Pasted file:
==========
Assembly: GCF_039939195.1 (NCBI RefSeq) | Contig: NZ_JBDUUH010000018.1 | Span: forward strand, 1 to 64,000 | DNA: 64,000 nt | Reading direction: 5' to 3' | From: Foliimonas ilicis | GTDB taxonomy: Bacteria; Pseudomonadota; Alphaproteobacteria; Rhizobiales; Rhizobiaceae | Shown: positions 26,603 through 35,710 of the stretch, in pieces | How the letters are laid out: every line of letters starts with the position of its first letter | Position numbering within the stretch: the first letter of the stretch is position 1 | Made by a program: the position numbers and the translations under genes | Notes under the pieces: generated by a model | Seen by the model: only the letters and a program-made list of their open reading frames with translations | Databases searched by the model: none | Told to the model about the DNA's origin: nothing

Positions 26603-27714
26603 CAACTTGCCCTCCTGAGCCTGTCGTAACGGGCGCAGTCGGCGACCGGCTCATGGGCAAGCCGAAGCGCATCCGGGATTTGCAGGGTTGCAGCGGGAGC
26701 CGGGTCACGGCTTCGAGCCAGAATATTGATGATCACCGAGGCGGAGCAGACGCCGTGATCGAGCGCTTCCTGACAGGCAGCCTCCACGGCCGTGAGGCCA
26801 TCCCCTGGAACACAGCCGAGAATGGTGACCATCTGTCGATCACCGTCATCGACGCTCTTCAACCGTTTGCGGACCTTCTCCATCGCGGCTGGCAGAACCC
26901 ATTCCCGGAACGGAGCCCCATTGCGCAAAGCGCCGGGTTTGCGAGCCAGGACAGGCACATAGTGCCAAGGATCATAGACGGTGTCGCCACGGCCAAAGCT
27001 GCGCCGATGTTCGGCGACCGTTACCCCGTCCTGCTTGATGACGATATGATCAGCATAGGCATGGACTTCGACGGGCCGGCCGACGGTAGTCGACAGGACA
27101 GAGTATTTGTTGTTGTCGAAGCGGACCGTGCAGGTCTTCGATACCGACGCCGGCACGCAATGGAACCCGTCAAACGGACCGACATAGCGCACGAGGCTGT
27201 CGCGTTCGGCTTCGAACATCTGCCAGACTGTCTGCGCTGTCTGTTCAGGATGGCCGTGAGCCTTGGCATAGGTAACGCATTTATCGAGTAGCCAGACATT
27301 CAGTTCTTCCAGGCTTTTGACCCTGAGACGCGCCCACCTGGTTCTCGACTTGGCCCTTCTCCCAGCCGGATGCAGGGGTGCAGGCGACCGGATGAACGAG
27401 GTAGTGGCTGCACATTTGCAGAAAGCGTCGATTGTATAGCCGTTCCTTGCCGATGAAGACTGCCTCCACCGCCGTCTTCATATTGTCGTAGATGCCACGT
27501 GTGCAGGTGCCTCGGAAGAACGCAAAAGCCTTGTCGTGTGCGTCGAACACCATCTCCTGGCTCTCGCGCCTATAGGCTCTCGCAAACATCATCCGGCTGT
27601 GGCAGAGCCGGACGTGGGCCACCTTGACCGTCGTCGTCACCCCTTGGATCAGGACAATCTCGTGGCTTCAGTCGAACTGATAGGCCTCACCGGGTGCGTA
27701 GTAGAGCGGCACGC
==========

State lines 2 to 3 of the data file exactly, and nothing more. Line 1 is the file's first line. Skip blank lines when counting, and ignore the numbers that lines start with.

Positions 26603-27714
26603 CAACTTGCCCTCCTGAGCCTGTCGTAACGGGCGCAGTCGGCGACCGGCTCATGGGCAAGCCGAAGCGCATCCGGGATTTGCAGGGTTGCAGCGGGAGC